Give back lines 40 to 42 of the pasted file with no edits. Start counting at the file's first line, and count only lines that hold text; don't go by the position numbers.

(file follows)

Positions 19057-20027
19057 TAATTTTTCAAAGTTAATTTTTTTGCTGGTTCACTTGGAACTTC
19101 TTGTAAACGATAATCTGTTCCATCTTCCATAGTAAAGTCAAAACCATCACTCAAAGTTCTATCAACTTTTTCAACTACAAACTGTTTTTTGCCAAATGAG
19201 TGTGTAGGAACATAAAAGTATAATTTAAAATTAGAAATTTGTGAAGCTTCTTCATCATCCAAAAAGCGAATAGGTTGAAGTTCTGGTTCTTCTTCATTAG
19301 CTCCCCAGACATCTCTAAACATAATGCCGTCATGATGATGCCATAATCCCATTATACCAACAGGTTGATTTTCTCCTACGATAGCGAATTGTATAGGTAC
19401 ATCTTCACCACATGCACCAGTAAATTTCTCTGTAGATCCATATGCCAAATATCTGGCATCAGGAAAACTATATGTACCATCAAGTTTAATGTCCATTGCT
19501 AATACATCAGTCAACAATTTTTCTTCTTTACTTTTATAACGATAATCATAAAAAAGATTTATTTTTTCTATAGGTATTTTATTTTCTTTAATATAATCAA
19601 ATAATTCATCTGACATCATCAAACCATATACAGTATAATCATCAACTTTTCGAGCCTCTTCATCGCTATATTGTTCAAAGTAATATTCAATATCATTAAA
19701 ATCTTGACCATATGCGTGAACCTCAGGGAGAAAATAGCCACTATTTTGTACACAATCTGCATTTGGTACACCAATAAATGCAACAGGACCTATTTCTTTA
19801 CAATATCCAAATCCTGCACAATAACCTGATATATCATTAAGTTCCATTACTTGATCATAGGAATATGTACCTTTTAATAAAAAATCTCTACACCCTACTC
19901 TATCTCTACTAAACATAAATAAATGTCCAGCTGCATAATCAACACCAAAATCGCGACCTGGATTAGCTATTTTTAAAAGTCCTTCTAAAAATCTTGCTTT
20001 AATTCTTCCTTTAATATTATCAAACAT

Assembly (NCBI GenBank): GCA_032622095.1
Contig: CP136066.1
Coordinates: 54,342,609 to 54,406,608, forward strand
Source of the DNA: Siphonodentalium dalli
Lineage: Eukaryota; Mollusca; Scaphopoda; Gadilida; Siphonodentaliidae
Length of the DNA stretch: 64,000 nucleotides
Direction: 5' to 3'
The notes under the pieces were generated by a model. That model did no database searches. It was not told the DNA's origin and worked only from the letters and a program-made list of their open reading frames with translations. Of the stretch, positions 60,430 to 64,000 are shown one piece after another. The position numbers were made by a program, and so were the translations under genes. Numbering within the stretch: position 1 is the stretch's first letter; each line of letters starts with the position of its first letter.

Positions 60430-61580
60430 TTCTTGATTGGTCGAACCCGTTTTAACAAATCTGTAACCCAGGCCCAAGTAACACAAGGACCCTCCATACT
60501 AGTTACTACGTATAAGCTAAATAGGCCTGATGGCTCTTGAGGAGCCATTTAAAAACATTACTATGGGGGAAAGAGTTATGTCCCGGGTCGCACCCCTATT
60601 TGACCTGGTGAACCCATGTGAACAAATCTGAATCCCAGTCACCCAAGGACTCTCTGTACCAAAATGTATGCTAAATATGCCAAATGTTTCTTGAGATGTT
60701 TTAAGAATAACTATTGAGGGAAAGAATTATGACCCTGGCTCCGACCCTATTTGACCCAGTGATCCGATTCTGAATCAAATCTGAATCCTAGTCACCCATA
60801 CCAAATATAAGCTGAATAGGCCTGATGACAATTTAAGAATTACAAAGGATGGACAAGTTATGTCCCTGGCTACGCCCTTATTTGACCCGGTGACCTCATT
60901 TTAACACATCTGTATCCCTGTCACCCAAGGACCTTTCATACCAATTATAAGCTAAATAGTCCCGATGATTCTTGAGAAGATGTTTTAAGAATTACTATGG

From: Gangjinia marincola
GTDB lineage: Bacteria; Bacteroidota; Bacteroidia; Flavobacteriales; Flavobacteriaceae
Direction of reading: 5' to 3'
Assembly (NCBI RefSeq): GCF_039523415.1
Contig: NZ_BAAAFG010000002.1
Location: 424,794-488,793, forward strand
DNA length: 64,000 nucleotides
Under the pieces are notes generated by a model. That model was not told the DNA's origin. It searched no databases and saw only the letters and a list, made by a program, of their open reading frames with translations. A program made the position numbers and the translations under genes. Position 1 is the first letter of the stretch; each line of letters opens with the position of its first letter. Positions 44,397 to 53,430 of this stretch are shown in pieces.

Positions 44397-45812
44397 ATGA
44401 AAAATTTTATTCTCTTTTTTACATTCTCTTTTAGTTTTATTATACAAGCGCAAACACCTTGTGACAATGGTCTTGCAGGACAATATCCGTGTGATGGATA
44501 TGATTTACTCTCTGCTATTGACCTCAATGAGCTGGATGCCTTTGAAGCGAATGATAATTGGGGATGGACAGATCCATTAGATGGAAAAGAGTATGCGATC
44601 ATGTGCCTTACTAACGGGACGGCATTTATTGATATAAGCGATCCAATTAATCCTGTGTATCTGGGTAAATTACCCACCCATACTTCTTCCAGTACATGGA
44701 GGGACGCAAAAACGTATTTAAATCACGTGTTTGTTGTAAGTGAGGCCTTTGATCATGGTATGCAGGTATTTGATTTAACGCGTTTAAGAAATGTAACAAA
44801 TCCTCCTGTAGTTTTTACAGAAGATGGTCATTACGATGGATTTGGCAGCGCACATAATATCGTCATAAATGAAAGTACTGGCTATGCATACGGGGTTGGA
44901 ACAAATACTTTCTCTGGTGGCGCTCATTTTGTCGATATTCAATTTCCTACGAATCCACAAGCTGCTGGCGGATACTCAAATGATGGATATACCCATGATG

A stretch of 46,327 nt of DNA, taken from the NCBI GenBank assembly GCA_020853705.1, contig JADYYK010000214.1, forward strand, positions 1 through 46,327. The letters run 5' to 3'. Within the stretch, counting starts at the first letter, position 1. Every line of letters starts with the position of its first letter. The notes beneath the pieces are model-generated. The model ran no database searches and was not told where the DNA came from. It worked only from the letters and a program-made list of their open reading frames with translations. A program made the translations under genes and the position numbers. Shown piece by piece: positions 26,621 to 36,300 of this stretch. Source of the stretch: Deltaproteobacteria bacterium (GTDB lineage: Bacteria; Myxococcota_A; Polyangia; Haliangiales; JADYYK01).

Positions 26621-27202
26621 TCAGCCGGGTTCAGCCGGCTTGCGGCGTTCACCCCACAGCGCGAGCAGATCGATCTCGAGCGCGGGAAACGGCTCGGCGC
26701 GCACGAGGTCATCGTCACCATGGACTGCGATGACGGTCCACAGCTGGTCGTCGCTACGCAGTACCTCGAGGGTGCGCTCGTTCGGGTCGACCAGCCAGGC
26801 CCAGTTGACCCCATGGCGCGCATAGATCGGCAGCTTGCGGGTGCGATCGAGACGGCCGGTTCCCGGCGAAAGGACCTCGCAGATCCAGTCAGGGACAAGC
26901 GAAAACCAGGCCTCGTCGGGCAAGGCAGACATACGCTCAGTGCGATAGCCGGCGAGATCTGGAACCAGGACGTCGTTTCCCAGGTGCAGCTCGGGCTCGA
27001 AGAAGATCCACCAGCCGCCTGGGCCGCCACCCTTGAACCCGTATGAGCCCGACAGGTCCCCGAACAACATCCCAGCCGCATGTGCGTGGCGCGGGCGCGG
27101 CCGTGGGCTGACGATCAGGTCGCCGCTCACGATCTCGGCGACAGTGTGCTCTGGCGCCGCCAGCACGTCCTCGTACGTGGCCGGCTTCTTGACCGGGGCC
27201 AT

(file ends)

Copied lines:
44601 ATGTGCCTTACTAACGGGACGGCATTTATTGATATAAGCGATCCAATTAATCCTGTGTATCTGGGTAAATTACCCACCCATACTTCTTCCAGTACATGGA
44701 GGGACGCAAAAACGTATTTAAATCACGTGTTTGTTGTAAGTGAGGCCTTTGATCATGGTATGCAGGTATTTGATTTAACGCGTTTAAGAAATGTAACAAA
44801 TCCTCCTGTAGTTTTTACAGAAGATGGTCATTACGATGGATTTGGCAGCGCACATAATATCGTCATAAATGAAAGTACTGGCTATGCATACGGGGTTGGA